Results for category "Animal Care"

Doris and Dot’s Big Day Out

The sun shone brightly over Maddocks Farm as we made our way to the raised beds, five of which were indicated for clearing. Later there would be an opportunity to care for the sheep, but early Thursday morning was all about weeding. So, as the sun danced it’s way across the sky, leaving long winter shadows in it’s wake and prompting increased song and general merriment from the birds, we set to work.

Raised beds have a number of benefits: they help to extend the planting season, reduce weeds and the need to use poor native soil. Since there is no need to walk on raised beds, the soil is not compacted and the roots have an easier time growing. The close plant spacing and the use of compost generally result in higher yields in comparison to conventional gardening.

The first three of the beds cleared easily, consisting of small and shallow-rooted lettuce plants with only very manageable and fairly sporadic weeds. However, the fourth bed we set about clearing broke this happy trend. Here, coriander was planted, with roots between 6 and 18 inches down into the soil spreading in many directions. As the day darkened, it took well over an hour and several passes, digging deeply with forks to locate the majority of the roots that infiltrated the small space. As we started on the last of the five beds, clearing it of the heavy growth of chickweed, we received a call from across the courtyard – time to prepare Doris and Dot for their big day!

Doris and Dot were to be meeting a ram that afternoon and it was time to help the girls look their best before being transported to the nearby farm. But before we could entertain any thoughts of a pedicure, the sheep would need to be caught. With a fairly large field in which to roam, this, we were told, had not always been particularly straightforward. Bearing this in mind, Stuart and Jan had called up reinforcements to ensure the wily old sheep could be caught and tended. So now we joined Jan, Stuart and Mandy (part-time worker) ready to herd, with Jan’s Mum and the chickens looking on and offering support from the sidelines.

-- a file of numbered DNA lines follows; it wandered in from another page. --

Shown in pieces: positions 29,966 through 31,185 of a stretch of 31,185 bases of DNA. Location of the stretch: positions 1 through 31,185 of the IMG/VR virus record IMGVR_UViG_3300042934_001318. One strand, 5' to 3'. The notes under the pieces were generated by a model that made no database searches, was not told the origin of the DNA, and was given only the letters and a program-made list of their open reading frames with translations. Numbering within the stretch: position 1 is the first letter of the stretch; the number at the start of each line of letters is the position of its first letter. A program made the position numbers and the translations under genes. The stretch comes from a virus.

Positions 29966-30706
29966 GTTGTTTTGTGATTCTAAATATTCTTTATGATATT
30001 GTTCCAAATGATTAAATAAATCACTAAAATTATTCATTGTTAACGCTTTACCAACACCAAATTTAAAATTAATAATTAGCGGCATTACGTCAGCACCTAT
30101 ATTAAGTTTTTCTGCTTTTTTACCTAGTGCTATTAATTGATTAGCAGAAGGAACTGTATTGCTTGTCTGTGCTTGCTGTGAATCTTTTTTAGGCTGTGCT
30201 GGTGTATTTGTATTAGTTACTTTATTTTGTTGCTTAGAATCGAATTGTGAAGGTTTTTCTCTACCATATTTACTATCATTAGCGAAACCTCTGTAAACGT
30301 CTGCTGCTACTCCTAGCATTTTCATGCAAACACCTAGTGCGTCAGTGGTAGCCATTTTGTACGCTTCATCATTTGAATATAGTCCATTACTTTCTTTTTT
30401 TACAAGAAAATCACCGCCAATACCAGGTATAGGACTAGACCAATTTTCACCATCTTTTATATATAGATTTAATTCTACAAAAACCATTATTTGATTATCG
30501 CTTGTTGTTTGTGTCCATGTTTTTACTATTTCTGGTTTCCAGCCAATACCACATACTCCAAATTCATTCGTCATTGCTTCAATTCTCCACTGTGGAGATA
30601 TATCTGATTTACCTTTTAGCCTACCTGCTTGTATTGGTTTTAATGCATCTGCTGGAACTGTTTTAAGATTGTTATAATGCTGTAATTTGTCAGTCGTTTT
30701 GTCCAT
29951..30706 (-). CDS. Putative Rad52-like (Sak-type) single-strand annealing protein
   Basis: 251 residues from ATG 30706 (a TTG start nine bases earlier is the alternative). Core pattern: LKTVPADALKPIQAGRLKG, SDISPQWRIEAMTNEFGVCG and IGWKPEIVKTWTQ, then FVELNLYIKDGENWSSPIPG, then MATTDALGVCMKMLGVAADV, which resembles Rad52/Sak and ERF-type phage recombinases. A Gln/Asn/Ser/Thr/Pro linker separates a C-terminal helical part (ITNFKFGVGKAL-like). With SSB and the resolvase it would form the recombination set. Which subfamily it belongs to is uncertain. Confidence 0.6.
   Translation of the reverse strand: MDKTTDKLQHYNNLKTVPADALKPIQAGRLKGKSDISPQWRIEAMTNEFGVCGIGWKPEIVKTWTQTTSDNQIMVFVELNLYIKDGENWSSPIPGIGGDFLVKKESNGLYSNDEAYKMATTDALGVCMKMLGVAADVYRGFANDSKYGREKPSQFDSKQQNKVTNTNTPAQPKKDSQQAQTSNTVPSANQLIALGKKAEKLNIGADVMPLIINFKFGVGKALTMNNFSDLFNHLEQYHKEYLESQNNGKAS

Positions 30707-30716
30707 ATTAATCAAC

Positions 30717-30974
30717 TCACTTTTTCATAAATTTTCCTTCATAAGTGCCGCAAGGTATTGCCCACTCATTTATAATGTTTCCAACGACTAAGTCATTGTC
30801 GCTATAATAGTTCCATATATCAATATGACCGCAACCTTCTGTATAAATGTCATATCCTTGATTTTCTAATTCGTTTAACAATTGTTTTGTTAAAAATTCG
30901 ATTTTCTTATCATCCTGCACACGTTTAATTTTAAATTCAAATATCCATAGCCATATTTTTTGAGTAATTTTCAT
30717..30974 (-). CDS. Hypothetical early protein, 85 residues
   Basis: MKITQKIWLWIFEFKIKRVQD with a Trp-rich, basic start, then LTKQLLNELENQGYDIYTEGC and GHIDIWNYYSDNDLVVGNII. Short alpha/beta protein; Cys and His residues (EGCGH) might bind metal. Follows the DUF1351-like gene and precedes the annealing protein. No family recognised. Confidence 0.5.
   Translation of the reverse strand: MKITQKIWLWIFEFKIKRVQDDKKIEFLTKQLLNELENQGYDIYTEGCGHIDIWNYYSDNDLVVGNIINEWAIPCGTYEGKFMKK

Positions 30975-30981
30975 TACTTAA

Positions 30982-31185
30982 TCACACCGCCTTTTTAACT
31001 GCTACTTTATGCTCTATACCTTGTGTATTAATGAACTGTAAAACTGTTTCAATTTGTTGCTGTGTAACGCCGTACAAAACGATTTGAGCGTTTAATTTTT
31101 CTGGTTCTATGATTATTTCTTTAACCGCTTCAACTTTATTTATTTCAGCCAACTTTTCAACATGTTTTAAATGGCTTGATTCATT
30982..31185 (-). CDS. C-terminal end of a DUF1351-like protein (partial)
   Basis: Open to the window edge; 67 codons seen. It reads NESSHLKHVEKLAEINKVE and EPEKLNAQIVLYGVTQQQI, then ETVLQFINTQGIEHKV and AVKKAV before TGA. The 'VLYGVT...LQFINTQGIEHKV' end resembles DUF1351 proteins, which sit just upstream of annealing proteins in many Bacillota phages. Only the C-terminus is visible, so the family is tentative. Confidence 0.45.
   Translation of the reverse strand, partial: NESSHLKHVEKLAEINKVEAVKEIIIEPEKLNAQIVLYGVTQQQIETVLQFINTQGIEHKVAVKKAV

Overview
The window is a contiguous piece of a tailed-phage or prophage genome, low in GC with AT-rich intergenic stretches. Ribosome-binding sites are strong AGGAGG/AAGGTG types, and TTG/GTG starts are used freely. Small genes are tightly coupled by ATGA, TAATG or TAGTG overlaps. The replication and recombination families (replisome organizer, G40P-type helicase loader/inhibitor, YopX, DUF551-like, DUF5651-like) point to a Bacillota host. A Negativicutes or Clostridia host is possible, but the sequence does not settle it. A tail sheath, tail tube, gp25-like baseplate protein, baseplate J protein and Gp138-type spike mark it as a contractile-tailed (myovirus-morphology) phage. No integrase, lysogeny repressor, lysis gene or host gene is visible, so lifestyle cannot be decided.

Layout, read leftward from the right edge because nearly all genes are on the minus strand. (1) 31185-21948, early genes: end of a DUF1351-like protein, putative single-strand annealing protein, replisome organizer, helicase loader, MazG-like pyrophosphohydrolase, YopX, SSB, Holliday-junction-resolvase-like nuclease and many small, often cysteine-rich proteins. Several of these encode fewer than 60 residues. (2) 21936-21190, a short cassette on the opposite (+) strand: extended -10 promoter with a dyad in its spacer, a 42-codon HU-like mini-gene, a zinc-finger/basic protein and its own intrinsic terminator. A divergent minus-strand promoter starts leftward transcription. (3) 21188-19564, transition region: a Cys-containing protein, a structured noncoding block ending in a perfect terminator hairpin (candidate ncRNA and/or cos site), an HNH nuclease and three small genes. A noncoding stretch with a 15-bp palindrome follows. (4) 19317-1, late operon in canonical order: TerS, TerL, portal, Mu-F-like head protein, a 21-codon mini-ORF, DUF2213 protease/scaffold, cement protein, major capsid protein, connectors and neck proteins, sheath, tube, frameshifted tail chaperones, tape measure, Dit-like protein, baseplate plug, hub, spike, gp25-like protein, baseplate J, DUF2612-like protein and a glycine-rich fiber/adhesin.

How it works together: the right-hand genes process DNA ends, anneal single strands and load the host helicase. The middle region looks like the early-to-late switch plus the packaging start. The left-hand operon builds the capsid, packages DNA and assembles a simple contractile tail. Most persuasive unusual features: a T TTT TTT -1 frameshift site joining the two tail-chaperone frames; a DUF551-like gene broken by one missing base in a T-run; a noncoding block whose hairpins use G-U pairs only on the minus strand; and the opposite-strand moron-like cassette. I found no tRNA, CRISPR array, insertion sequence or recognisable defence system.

The first victory was ours. Between the five of us, it wan’t long before the sheep were in the small enclosure and the gate closed to the larger field. Now the “fun” really began – time to catch and inspect them. First up was to be Dot (full name Spotty Dotty). With her years of experience, she put up a good fight, dodging into impossible gaps, ducking, diving and weaving through our line with mesmerising grace. However, after tiring herself out, she was cornered by K and Stuart and eventually we were able to hold and look her over.

The main concern was the hooves. Sheep had evolved to spend time, especially the winter, on rocky higher ground which would wear down the hooves naturally. However, nowadays at least, a domestic sheep will spend their time grazing in fields so the hooves grow too long. If not trimmed, they can cause cuts in the animal’s flesh and dirt trapped there may cause infection. Dotty certainly needed a hoof trim, so we set about carefully cutting them back. We also put on some antiseptic spray (a very attractive shade of blue) as the front hooves may have been slightly infected. Once all trimmed up and the antiseptic spray applied, Dotty was next ushered into the trailer, pretty blue hooves and all.